Minneapolis police have been trying to get innovative in tackling the stubborn crime problem downtown.

New fencing along the light rail line was installed to discourage thieves from preying on people waiting for the train at the Warehouse District platform. There are new streetlamps and security cameras. And workers removed electrical sockets along Nicollet Mall that had become busy phone-charging stations that drew unruly behavior.

The changes have paid off so far in 2018, probably aided by the cold weather and intense extra Super Bowl security.

In the first 2½ months of 2018, violent crime has decreased by a third compared to the same period in 2017, with 98 reported incidents this year. The most dramatic decrease was for robberies, which tumbled from 71 to 26, according to newly released department statistics. Serious assaults, such as shootings and stabbings, crept up slightly, from 49 to 55. Property crimes — defined as burglary, larceny, arson and car theft — declined about 14 percent, from 708 incidents last year to 606.

First Precinct Inspector Eddie Frizell has encouraged his officers to get creative about tackling the downtown crime problem, but he conceded that some of the decline was likely attributable to the massive security in town around the Super Bowl.

Speaking at a Minneapolis Chamber of Commerce event Friday morning, Chief Medaria Arradondo said that since taking over the department, his focus has been on building partnerships between law enforcement and the communities where they work. Downtown is no exception.

"I think you're going to see a difference this summer," he told a room of about 60 people.

As an example, he said that a detective would soon be assigned to work with outreach agencies like St. Stephen's Human Services "to make sure that we do all that we can" for homeless youth downtown.

Some mixed responses

The question of whether the city is a safer place was met with mixed responses in downtown on Friday afternoon.

Some people, like Todd Strand, don't agree with the perception of downtown as a high-crime area that should be avoided after dark.

As he strolled down Hennepin to his job at Lerner Publishing Group on a recent afternoon, Strand said he has never felt unsafe downtown. He blamed the concern on "an anxiety that's endemic in society, that people see things that aren't there."

But others say it's a different picture after the sun sets.

The newly erected barriers near the light-rail platform are "funneling people in a particular direction," often resulting in havoc, said Rageb El Sayed as he slid some dough into a hot oven at Sal's, a favorite of the late-night crowd. Many nights find alcohol-fueled revelers scuffling on the sidewalk outside, he said, scaring away customers.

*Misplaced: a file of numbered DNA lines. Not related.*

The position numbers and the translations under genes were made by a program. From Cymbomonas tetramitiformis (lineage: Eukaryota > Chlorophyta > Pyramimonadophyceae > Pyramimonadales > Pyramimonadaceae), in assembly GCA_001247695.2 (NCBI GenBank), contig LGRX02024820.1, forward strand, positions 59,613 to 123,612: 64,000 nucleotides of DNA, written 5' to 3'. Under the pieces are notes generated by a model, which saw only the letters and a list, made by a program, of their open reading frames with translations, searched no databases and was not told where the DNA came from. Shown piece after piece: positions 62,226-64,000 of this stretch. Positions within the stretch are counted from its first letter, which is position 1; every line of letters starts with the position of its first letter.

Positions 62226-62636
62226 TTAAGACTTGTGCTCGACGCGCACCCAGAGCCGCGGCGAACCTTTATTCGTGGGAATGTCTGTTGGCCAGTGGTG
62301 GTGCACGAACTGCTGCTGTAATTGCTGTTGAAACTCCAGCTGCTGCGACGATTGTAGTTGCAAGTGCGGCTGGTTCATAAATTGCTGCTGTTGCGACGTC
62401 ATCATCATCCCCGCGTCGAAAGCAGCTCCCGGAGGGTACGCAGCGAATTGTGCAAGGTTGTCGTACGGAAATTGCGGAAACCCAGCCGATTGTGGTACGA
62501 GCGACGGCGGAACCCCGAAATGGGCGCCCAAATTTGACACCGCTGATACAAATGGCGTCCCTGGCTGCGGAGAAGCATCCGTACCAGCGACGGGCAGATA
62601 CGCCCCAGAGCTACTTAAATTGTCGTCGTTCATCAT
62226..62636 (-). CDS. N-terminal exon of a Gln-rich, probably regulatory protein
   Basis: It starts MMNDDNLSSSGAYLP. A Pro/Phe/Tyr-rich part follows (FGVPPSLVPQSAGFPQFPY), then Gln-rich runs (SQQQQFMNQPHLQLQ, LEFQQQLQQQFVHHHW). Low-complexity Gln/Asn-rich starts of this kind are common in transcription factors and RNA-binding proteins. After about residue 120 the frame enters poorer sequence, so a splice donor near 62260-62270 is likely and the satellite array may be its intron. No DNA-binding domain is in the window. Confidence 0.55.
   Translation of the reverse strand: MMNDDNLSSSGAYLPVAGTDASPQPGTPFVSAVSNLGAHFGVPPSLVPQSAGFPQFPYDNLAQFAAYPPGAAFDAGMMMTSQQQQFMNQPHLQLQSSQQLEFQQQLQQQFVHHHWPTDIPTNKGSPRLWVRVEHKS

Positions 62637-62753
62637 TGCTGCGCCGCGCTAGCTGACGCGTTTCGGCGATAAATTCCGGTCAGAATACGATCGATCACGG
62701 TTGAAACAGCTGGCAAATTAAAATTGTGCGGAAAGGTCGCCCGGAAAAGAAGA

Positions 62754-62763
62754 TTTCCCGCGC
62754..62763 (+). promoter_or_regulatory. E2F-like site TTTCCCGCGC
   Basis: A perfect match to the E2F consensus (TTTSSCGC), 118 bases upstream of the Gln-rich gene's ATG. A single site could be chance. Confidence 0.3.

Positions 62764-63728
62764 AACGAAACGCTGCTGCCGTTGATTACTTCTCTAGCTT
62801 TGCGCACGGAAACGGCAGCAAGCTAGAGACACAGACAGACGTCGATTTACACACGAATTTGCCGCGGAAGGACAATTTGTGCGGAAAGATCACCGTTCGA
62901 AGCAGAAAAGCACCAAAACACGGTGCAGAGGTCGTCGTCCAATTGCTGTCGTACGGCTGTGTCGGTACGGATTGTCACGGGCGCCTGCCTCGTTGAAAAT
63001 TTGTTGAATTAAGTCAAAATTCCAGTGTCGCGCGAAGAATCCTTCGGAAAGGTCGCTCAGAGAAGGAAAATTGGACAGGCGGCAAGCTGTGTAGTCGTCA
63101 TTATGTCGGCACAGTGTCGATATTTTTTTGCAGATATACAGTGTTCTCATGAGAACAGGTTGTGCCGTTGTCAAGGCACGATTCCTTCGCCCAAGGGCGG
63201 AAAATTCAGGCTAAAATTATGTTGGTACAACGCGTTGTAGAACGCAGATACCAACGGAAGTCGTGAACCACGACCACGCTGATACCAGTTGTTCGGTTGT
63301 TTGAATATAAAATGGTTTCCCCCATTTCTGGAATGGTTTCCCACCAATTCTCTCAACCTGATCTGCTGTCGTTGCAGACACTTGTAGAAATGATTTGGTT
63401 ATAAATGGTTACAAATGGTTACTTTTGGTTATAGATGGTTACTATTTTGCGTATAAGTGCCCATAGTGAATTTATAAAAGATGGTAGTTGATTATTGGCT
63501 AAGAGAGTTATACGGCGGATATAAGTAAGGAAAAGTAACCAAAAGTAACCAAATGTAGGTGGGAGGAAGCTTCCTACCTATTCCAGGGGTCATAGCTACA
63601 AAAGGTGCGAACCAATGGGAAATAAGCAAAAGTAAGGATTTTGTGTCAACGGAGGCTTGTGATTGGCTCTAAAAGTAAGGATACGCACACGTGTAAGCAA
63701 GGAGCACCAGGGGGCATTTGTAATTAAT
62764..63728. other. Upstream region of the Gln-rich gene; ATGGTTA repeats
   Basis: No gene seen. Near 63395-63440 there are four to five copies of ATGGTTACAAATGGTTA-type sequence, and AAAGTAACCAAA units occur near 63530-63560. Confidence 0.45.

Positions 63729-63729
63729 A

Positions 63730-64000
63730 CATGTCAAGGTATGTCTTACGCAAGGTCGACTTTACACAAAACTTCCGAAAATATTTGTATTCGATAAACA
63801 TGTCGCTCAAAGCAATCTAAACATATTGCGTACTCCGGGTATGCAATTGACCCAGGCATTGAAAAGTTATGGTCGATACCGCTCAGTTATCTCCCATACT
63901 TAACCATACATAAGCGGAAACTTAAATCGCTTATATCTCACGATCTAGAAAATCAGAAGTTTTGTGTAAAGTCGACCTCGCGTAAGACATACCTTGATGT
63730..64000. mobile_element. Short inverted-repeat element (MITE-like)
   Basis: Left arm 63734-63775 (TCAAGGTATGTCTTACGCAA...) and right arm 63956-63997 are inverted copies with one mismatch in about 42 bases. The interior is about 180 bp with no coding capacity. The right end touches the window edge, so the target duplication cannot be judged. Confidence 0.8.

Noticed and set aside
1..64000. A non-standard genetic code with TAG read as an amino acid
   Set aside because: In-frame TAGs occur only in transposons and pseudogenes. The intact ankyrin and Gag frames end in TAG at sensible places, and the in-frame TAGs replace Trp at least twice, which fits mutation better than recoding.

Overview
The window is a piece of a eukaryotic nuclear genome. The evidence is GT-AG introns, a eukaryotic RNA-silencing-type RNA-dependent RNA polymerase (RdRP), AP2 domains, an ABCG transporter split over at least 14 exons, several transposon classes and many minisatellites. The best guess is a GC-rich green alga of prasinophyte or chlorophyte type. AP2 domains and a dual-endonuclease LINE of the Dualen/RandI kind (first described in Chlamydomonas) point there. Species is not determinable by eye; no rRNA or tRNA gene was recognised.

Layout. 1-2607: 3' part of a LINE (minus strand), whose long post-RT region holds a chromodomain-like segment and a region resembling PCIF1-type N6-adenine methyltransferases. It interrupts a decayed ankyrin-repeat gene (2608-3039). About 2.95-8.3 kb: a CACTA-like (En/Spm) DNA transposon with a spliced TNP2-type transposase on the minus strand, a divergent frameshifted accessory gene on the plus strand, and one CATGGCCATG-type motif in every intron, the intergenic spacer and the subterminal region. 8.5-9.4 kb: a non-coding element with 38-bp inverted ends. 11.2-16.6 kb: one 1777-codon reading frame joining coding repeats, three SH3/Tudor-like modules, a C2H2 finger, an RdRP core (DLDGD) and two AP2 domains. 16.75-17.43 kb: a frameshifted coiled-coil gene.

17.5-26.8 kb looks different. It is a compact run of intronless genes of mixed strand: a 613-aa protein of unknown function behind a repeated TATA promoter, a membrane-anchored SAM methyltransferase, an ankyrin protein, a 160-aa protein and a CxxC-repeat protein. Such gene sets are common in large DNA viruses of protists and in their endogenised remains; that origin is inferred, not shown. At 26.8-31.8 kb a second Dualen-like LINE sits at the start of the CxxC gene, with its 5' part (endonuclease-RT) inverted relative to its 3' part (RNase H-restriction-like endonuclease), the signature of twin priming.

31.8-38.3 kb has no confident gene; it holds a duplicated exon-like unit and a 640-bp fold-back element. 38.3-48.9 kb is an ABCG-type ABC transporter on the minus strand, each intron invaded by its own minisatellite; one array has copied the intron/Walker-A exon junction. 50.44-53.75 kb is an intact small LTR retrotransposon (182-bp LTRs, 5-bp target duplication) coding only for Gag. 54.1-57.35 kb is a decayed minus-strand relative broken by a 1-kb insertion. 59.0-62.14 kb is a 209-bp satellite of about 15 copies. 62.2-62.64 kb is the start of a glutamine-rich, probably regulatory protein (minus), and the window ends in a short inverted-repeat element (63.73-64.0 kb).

"If you don't believe me, come downtown [at night]," he said.

A scan of the department's daily incident log suggests that violence remains prevalent in part of downtown.

Last weekend, a 27-year-old man was shot in the 300 block of 1st Avenue, an area brimming with nightclubs and bars, police records show. This came just a few weeks after a gunman opened fire on Augie's Cabaret, at 424 Hennepin Av. S., hitting two men standing outside the strip club.

Two mayors' efforts

Downtown public safety was a hot issue in the lead-up to last fall's mayoral and council elections. The previous year, downtown merchants sent a letter to then-Mayor Betsy Hodges demanding the city address downtown crime. A few months later, a coalition of city, business and nonprofit leaders released a plan for clamping down on nuisance crimes such as vagrancy, particularly along Hennepin Avenue in the spring and summer months. The plan called for outreach to young people and the homeless along the corridor, as well as an increased police and downtown ambassador presence. Mayor-elect Jacob Frey later released his own 17-point plan that proposed adding more police officers to patrol downtown streets.

For St. Patrick's Day weekend, ambassadors from groups like MAD DADS will hit the streets to help ensure that celebrations stay safe and civil. Extra police officials will also be on duty. Meanwhile, officers in a control room buried inside the precinct station will be monitoring the nearly 70 surveillance cameras scattered around downtown for signs of lawlessness.

"I think that perceptions may sometimes say otherwise, but the statistics bear out the facts that" downtown is safer than it was, Frizell said.

Libor Jany • 612-673-4064 Twitter: @StribJany